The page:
Topic: Geology

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Science Middle School

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The Center of the Earth

Earth and Space Science Geology

There is no natural hole to the center of the planet Earth, so seeing what is in the center is difficult. University of Miami professor Ta-Shana Taylor talks about what is deep into the center of the Earth. Scientists haven’t ever drilled deeper than 2,000 feet into the Earth’s crust. Seismographs are used to measure earthquakes, which send waves of motion through the earth’s crust. Listen to hear about how scientists have tried to discover what is in the center of our planet.

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Current Event August 19, 2015

The History of a Former Slave

Earth and Space Science Race Geology Slavery

Historically slaves in the United States are depicted as uneducated farm hands on plantations in the South. But that wasn’t true for all slaves. One famous slave named Yarrow Mamout was an educated Muslim who earned his freedom and even had his portrait painted by a famous American painter. He was a entrepreneur, money-lender and stock-owner, as well as having a reputation for being honest and moral. Archaeologists are trying to find out more about Yarrow Mamout by excavating a plot of land in Georgetown where he owned a home from 1796 until his death in 1823. Listen to this story to learn why this former slave is so well-known and respected.

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Current Event April 22, 2015

The Epoch of Humans

Earth and Space Science Human Impacts Geology Human origins

When did humans begin to shape the earth? This is the debate happening among geologists who are determining whether the official timeline of the Earth should have a name for the current period of human domination. The concept of the “anthropocene” or the human era first emerged 15 years ago and a working group of scientists is determining whether to adopt it officially and when it should begin. Listen to learn more about the lively debate that surrounds this decision.

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Grand canyons age

Science Middle School

How Old is the Grand Canyon?

Earth and Space Science Geology

The Grand Canyon has amazed visitors and scientist alike since it was discovered. The debate over what created this geologic wonder has been reignited in recent years. Is the Grand Canyon 6 million years old or 70 million? Listen to learn more about this debate between two geologists who have very opposing viewpoints.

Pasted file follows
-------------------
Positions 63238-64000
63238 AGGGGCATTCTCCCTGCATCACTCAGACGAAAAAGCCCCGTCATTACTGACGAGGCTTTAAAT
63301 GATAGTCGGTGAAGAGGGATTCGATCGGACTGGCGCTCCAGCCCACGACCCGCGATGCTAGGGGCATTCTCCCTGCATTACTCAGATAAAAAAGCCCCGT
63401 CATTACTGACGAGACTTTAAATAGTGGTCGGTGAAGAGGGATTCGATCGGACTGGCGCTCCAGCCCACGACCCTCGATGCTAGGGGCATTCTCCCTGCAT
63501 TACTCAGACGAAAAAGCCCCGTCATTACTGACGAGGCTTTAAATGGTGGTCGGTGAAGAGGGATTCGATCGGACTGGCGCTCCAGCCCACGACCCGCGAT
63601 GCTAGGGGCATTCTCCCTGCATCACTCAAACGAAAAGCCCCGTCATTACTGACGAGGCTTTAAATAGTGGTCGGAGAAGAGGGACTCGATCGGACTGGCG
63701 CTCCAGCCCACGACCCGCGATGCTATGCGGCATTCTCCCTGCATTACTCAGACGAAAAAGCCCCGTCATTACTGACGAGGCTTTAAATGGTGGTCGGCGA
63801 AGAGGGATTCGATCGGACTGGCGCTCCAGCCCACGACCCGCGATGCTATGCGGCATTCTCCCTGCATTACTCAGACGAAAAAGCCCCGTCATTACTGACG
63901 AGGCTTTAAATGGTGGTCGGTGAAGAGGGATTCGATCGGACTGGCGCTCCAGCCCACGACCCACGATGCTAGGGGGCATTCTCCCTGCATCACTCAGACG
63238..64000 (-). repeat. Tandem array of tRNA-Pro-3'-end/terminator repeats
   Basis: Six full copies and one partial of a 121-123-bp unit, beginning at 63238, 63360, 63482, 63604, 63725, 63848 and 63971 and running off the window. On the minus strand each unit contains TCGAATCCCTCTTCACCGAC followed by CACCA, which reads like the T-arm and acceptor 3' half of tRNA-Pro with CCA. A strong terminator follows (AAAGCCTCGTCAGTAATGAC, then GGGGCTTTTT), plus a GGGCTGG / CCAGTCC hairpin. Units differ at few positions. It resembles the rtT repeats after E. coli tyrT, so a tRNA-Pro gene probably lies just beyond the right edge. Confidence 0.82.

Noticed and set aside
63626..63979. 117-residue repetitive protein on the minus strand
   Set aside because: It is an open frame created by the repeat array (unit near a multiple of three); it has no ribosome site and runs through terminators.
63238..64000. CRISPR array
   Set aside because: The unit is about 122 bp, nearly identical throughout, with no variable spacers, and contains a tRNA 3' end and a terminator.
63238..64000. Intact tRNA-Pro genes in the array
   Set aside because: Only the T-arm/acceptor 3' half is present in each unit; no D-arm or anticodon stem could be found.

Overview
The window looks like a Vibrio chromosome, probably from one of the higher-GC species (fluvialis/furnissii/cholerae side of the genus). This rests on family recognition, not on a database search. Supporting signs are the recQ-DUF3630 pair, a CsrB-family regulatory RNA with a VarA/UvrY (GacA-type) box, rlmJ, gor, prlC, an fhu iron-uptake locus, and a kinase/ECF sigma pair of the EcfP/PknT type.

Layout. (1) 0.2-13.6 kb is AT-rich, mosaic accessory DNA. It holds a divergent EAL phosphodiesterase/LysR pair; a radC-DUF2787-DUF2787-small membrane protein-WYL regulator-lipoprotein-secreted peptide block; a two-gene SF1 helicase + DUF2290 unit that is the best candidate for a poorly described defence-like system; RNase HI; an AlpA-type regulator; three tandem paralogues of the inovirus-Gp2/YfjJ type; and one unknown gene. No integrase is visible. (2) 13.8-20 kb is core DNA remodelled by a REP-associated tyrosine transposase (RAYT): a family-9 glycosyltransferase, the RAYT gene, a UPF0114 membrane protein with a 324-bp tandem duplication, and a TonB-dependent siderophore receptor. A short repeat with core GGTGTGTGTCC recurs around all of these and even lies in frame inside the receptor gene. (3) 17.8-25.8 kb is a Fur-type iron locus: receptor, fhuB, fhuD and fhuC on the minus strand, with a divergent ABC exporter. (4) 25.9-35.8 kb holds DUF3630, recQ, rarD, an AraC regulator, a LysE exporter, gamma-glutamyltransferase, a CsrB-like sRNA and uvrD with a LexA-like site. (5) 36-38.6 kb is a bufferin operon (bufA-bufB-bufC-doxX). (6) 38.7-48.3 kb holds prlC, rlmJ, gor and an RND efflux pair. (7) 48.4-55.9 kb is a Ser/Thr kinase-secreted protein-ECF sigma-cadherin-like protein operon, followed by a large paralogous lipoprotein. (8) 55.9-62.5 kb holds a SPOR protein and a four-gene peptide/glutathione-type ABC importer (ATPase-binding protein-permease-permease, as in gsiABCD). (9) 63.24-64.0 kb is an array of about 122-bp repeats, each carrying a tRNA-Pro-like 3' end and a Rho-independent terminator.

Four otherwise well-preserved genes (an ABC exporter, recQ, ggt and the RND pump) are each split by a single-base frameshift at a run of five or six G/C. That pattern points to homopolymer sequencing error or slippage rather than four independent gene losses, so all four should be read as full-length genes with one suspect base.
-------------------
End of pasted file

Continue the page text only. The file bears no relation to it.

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Current Event October 16, 2014

Indonesian Cave Paintings

Life Science World History I Ancient Civilization Evolution Geology

Cave painting has long been thought to be developed by early humans in Europe. A new discovery of equally old cave paintings on an island in Indonesia has upset this perspective and is pushing scientists to look even farther back to our human origins in Africa. Listen to this public radio story to hear more about the cave paintings themselves and to learn how archeologists discovered their true age.

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Current Event September 16, 2014

Close Up Look at an Active Volcano

Earth and Space Science Geology

A month ago, earthquakes below a volcano in Iceland alerted scientists that an eruption was beginning. Various eruptions have created ash, fire and lava at the Bardarbunga volcano. This spouting lava creates rolling fields of lava that scientists have had an opportunity to study up close. When you listen to this public radio story you will hear the sounds of the volcano recorded by a scientist who recently visited the Bardarbunga volcano.

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Current Event September 5, 2014

The Mystery of the Moving Rocks

Earth and Space Science Technology Geology

Large rocks on the desert floor in California’s Death Valley have puzzled miners and scientists for years. These heavy rocks have long winding trails in the sand behind them but no one had ever seen the rocks move. For the last 60 years scientists have searched for answers but now with the use of GPS and video cameras they have solved the mystery. Listen to this public radio story to engage your student in the mystery and the science behind the moving rocks.

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Current Event August 19, 2014